Read the full news release here.
SOUTH SAN FRANCISCO, Calif., Nov. 16, 2023 (GLOBE NEWSWIRE) — Epic Bio, a biotechnology company developing therapies to modulate gene expression using compact, non-cutting dCas proteins, today announced that the U.S. Food and Drug Administration (FDA) has granted Orphan Drug Designation to EPI-321 for the treatment of facioscapulohumeral muscular dystrophy (FSHD), the most common form of muscular dystrophy in adults. EPI-321 is an investigational therapy being developed as a potential single-dose treatment to suppress abnormal expression of the DUX4 gene.
Epic plans to initiate a first-in-human, Phase 1/2 clinical study of EPI-321 in the first half of 2024. The multi-center study will be designed to assess the safety, activity, and preliminary efficacy of EPI-321 in individuals with FSHD.
“We are pleased the FDA has recognized the unmet need of those living with FSHD by granting this Orphan Drug Designation, and we believe EPI-321 could serve as an important new therapeutic option for these patients,” said Weston Miller, M.D., chief medical officer of Epic Bio. “We are working diligently to advance EPI-321 toward the clinic, and we look forward to generating meaningful clinical data to inform its future development as a potential new treatment for FSHD.”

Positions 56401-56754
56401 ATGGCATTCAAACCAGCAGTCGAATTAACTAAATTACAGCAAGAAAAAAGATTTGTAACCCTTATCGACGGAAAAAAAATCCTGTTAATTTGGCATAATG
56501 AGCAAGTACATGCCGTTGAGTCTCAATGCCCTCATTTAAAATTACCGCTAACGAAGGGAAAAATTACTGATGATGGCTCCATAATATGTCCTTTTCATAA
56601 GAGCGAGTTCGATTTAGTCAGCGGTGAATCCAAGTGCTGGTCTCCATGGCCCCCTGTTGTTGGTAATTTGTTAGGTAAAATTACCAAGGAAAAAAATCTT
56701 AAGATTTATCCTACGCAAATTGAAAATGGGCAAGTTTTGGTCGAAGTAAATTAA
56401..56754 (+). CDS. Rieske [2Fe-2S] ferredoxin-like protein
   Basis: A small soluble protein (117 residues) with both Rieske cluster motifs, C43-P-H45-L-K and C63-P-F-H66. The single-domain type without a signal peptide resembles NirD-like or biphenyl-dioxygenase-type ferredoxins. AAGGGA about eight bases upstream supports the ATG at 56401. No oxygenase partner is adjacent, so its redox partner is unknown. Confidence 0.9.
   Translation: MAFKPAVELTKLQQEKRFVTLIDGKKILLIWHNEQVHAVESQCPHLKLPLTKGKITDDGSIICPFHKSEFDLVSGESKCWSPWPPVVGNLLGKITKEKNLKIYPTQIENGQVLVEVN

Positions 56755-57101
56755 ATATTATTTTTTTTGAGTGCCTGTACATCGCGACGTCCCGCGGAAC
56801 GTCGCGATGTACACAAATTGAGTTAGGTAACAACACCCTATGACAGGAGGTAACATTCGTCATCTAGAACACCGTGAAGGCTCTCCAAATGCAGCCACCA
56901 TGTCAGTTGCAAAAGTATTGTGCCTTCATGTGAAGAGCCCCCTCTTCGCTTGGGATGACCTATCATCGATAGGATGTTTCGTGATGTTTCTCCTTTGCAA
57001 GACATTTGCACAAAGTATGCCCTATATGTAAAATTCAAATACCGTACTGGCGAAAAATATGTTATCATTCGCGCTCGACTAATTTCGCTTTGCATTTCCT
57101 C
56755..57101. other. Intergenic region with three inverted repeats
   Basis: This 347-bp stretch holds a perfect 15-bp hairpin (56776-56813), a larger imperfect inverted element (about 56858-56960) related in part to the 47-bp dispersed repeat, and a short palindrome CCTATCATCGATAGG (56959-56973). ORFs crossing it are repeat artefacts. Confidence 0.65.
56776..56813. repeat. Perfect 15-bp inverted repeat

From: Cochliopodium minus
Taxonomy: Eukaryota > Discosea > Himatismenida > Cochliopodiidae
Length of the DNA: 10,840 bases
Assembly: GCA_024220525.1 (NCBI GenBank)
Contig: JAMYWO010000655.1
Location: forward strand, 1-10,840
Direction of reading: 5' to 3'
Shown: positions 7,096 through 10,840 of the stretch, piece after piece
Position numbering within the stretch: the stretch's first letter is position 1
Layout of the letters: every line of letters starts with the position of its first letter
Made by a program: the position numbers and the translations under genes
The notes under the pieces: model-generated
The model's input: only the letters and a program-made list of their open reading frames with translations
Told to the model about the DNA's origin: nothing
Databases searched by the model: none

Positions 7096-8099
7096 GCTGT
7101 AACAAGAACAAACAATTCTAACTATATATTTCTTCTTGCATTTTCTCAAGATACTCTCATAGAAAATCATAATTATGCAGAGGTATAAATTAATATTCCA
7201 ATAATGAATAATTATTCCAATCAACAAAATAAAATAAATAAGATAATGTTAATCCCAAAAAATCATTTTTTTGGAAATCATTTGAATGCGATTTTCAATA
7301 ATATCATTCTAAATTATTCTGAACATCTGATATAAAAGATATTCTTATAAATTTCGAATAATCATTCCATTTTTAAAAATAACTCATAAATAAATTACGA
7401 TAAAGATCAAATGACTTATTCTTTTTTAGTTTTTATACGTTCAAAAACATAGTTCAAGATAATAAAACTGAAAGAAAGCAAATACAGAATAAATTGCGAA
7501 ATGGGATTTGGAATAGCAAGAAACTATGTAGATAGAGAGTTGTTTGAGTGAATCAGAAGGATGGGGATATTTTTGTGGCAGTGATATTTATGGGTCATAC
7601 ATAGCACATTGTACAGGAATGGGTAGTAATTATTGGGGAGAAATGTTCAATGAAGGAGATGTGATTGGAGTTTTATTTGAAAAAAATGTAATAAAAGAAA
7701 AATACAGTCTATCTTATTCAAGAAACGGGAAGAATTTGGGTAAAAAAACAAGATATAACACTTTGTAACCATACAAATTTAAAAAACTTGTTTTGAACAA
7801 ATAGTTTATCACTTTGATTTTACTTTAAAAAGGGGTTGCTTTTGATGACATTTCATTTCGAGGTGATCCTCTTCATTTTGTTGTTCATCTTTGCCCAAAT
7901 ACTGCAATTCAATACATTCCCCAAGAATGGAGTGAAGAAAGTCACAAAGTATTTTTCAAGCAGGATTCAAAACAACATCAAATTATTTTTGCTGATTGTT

The FDA has the authority to grant Orphan Drug Designation to therapies to prevent, diagnose or treat a rare disease or condition, defined as those affecting fewer than 200,000 people in the United States. The designation qualifies drug developers for certain financial benefits, including tax credits, prescription drug user fee waivers, and a potential period of 7 years of market exclusivity should EPI-321 receive marketing approval in the U.S.
What does this mean for patients?
The orphan designation does not mean that EPI-321 is now available to patients. What it does is it helps Epic Bio by reducing costs and making the company more attractive to investors. This is good for patients indirectly, in that it helps the company from a business standpoint. The drug still needs to get through Phase 1/2 and Phase 3 clinical trials, as well as the FDA approval process. This might take around 4 years if all proceeds smoothly. We will be following developments closely!